"I said to myself, ‘How pure Islam is!'" says Jakab György, a Hungarian convert, as he tells the story of his conversion to Islam. Born on Feb. 15 1974 in Budapest, Hungary, György notes that he has not lived a religious at all until the day he began to feel interestes towards the spiritual aspect of Islam.
Having studied at a master's program in Peace and Conflict Studies at the European University Center for Peace Studies in Stadtschlaining (Austria) and Castellon de la Plana (Spain), György held a BA in French language and literature, geography and European Studies form the Berzsenyi Dániel Teachers' Training College in Szombathely (Hungary). Prior to this he studied at the prestigious Kölcsey Franco-Hungarian Grammar School in Budapest. György is currently working as a grammar school teacher and also as a part time imam for the Hanif Islamic Cultural Foundation. He also teaches Turkish for beginners at a language school.
Little touches with Islam
"Before choosing Islam I was not raised as a religious person," says György. "My family -historically speaking- comes from three distinct denominations, but hardly anyone practiced any of them. My maternal grandmother was a pious Roman Catholic, though and rumors are going around that she made us baptized in secret." However, even this was not sufficient enough for György to embrace the requirements of his religion. "In fact, no religion impressed me before I embraced Islam," he notes. "I remember having bath at the age of ten and contemplating what if Muslims were right when they say that God is ever-watching and actually watches me at that very moment."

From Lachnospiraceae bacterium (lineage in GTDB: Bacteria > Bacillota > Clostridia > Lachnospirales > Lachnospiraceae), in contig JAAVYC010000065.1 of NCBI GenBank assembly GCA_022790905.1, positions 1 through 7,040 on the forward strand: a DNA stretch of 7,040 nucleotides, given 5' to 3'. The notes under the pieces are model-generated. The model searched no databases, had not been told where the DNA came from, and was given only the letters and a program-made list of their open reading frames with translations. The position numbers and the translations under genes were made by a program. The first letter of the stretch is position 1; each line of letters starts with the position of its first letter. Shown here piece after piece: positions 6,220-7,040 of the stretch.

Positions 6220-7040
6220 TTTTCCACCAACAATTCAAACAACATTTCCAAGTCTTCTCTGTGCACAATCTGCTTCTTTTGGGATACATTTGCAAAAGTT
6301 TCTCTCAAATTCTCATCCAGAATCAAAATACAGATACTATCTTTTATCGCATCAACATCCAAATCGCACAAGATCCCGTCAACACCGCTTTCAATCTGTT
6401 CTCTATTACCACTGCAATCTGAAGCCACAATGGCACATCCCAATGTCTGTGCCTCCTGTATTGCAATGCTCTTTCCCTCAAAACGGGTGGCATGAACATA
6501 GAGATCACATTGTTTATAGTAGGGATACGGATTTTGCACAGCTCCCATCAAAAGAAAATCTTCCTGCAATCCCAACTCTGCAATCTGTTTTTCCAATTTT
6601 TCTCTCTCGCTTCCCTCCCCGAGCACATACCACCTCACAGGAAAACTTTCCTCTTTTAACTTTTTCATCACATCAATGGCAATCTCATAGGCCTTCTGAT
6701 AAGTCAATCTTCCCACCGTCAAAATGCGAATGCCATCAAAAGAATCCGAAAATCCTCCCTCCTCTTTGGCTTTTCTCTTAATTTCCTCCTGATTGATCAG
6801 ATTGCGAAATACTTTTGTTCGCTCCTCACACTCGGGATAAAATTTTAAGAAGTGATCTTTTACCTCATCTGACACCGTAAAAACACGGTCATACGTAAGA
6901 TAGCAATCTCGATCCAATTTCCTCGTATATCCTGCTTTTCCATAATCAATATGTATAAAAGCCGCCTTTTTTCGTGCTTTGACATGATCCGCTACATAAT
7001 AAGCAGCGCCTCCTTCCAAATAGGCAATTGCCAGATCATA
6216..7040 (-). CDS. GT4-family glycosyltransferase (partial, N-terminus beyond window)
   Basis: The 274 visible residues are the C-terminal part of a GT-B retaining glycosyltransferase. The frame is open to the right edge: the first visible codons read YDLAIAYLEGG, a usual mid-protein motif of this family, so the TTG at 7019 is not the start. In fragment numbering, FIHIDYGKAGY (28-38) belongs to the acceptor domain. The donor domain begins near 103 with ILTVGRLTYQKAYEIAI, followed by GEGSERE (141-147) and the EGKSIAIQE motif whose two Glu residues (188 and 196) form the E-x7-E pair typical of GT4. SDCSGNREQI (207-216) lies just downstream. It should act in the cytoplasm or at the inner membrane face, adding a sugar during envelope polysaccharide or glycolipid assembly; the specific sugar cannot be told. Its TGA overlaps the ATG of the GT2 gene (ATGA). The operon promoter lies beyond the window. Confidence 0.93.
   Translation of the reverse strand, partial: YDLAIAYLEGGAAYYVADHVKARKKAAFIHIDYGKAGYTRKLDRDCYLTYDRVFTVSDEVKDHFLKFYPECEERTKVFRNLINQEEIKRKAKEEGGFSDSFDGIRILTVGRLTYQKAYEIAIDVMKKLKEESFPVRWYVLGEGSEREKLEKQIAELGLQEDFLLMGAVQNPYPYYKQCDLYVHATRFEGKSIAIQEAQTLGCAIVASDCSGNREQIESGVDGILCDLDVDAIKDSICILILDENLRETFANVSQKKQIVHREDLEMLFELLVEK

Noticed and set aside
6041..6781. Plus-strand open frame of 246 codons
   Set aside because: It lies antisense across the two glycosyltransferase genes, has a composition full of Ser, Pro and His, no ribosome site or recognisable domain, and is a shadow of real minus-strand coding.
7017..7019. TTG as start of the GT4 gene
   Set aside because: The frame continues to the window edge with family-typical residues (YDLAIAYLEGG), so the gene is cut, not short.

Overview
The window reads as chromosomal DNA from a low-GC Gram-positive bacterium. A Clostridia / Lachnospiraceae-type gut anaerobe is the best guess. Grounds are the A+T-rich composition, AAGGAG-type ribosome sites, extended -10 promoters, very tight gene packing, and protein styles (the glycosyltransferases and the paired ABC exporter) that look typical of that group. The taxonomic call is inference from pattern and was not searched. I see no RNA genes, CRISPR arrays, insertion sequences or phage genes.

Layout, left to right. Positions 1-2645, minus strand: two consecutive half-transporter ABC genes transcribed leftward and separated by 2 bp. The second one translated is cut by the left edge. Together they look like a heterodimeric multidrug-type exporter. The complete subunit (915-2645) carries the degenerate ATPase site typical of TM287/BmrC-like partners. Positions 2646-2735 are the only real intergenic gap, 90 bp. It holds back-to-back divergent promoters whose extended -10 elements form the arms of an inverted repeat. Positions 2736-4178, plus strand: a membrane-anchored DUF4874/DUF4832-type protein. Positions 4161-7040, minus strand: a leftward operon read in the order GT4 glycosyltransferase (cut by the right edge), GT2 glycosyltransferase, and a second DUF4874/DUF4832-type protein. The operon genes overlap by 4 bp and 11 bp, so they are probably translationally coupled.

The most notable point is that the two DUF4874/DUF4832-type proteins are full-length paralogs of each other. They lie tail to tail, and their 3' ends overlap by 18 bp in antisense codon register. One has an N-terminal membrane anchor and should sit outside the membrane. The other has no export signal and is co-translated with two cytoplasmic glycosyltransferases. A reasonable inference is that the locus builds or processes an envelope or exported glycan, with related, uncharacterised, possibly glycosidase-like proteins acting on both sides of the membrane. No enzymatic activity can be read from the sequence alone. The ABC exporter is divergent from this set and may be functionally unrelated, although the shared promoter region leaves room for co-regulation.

In this sense, György was in fact never totally far away from the Islamic culture, which was maybe a fortunate situation for him. "As a Hungarian I was already surrounded by Islamic heritage of our past," he explains. "In our heroic novels and historic cities we have plenty of reference and ruins proving it. Still I can recall that when in 1989 I traveled with my father to Skopje, at that time it was still to be found in former Yugoslavia, and we admired those lofty minarets around us. We wanted to get into one of the mosques to see how Muslims worship, but they closed except one of them where we found an old man who could not speak any foreign languages. Still he wanted to give us an answer to the question he probably did not understand. He brought us to the tap in the garden and performed ablution. And I said to myself, ‘How pure this religion is!'"
After this experience, György went to Istanbul where he had a closer encounter with the Islamic and the Turkish culture. "Next year we went to Istanbul," he says. "That was the time when the old regime collapsed in Hungary and everyone was interested in politics and social issues. Our tourist guides were smart enough to introduce us the Islamic concept of justice besides the Topkapı Palace and the Hagia Sophia."
Happiness after twelve years